- The first letter of the plant name would indicate the letter from the movable disk to be placed under the A of the stationary disk.
- A number encountered in the text would indicate that the movable disk should be turned to place the second letter of the plant name under the letter A of the stationary disk.
- Coding would continue in this fashion until the end of the page.
- On the next page the above procedure is repeated but using the plant name of the new drawing.
This method of coding may explain the frequency of ‘8am’ in some folios and ‘am’ in others. The number 8 may indicate the need to change the position of the movable disk. The pair of letters ‘am’ may in some cases represent the word ‘se’ the Italian word for ‘if’, the letter ‘S’ having been placed under the letter ‘A’ of the stationary disk, the letter ‘E’ would be under the letter ‘M’. The letter ‘S’ would be present in both plant names. A document coded using this method would not be easy to decipher and would not require the coder and the recipient to have a one-time pad. It has the disadvantage of being very slow to encrypt and equally slow to decrypt.
Leon Batista Alberti described the cipher disk in 1467. He came from a noble Florentine family and was the architect for the upper part of a church in Florence, Santa Maria Novella, from 1456 until shortly before his death in 1471. Leonardo was working in Florence at Verrocchio’s studio from 1468 until about 1480 and may well have known Alberti and made an Alberti disk. Leonardo may have added coded text to the botanical drawings in the VM in order to hide his notes on experiments in alchemy and similar pursuits.
I have not attempted to decipher the VM using this coding method. It requires the use of a suitable computer program and the medieval Italian names of the plant drawings. I hope someone will check it out. Very dark secrets may be hidden within the VM for anyone to go to this amount of trouble. Personally I believe in Occam’s razor and consider anagrams as the simpler solution to the VM’s code, after all I have shown that the method works!
- ↑ back I thank Karen Sherwood for this idea.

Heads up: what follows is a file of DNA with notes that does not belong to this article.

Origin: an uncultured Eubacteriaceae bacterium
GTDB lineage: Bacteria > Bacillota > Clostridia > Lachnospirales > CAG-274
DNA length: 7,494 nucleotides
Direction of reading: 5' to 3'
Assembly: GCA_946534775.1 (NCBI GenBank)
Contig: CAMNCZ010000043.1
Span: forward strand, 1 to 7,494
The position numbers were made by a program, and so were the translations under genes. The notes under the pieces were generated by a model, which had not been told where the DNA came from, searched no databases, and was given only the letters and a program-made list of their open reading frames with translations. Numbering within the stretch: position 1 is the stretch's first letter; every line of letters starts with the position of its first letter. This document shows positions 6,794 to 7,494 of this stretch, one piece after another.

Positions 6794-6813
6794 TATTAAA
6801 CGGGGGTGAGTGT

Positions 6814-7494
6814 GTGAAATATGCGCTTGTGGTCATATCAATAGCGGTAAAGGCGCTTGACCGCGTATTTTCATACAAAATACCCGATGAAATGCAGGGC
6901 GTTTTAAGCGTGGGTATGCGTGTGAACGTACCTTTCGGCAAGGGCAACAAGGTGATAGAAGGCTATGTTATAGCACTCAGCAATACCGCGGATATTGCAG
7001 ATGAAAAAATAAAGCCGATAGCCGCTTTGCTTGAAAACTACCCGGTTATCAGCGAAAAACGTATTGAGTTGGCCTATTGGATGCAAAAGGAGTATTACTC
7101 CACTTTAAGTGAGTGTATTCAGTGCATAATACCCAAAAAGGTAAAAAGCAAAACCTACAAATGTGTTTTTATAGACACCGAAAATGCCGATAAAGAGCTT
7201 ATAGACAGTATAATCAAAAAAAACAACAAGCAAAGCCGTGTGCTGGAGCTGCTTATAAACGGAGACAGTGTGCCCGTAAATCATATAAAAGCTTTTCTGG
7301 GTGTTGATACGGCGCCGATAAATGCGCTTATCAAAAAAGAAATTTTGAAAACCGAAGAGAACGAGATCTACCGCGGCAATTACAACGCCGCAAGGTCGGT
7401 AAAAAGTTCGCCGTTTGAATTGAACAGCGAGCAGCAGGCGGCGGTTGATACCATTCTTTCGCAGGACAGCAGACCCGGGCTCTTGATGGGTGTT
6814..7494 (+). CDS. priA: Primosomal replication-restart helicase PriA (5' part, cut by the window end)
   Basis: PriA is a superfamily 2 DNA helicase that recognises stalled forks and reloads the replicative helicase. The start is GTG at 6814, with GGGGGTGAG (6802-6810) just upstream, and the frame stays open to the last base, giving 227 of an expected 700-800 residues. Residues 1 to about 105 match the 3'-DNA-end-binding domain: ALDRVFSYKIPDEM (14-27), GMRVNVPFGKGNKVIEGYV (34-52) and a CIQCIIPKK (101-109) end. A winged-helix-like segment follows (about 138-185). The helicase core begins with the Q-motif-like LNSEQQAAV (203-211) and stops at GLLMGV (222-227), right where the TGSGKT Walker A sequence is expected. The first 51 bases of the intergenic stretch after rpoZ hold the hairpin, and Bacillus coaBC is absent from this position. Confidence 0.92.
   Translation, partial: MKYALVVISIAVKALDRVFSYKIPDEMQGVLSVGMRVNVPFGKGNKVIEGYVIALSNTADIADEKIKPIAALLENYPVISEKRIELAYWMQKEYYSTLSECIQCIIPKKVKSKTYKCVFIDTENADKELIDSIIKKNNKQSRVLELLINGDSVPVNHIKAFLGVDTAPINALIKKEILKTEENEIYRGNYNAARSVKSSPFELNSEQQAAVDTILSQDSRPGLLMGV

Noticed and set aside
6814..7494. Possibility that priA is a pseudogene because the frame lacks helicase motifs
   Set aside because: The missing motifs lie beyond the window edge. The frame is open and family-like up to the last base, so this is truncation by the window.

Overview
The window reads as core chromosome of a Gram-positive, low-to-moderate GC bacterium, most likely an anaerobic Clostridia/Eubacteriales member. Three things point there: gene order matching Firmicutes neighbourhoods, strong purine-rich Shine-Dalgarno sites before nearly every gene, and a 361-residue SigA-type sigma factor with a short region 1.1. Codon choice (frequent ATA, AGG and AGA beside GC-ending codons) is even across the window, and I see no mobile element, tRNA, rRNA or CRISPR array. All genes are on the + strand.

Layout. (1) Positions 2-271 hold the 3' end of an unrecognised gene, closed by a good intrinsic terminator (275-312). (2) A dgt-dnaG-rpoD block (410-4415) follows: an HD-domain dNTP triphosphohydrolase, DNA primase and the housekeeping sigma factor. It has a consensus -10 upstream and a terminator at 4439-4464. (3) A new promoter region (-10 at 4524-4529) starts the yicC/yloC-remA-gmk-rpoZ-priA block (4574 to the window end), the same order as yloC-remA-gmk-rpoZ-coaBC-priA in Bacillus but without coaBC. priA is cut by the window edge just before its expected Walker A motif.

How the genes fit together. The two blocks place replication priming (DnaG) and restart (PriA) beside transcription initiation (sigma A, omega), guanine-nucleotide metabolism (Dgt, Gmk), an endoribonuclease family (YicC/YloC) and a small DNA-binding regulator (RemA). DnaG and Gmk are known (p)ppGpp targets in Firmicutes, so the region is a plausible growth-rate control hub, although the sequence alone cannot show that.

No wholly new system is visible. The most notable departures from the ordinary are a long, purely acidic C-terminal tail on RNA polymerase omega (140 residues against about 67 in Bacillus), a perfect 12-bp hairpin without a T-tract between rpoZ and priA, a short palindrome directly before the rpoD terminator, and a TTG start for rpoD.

- ↑ back Letter formation charts http://www.hwtears.com/files/Letter%20Formation%20Charts.pdf
- ↑ back Varieties of left hand writing http://www.musanim.com/mam/lefthand.htm
- ↑ back Letter formation charts http://www.hwtears.com/files/Letter%20Formation%20Charts.pdf
- ↑ back Jan B. Hurych, How many hands wrote the Voynich manuscript, http://hurontaria.baf.cz/CVM/a17.htm
- ↑ back Joe Nickell http://www.csicop.org/si/show/deciphering_da_vincis_real_codes/
Rene Zandberger, The Voynich Manuscript, for references, http://www.voynich.nu/
Jan B. Hurych, How many hands wrote the Voynich manuscript, http://hurontaria.baf.cz/CVM/a17.htm
- ↑ back Ross King, The Last Supper.
- ↑ back Edith Sherwood, The Voynich Manuscript decoded, http://www.edithsherwood.com/voynich_decoded/
- ↑ back Edith Sherwood, The Voynich Manuscript decoded Part II, http://www.edithsherwood.com/voynich_decoded_part2/index.php
- ↑ back I want to warn anyone trying to use my modified EVA alphabet that it is incomplete and requires more work, particularly with respect to some symbols and the meaning of the variety of large letters resembling a capital P. Unlike the Roman alphabet with 26 letters, the Italian alphabet has only 21, the letters J,K,W,X,Y are used for loan words only and therefore may not be part of the EVA alphabet.
- ↑ back I thank Kevin Sherwood for this suggestion.
Acknowledgements: I would like to thank my daughter Erica for all her hard work in preparing my articles for posting on the internet and for maintaining my very attractive web site.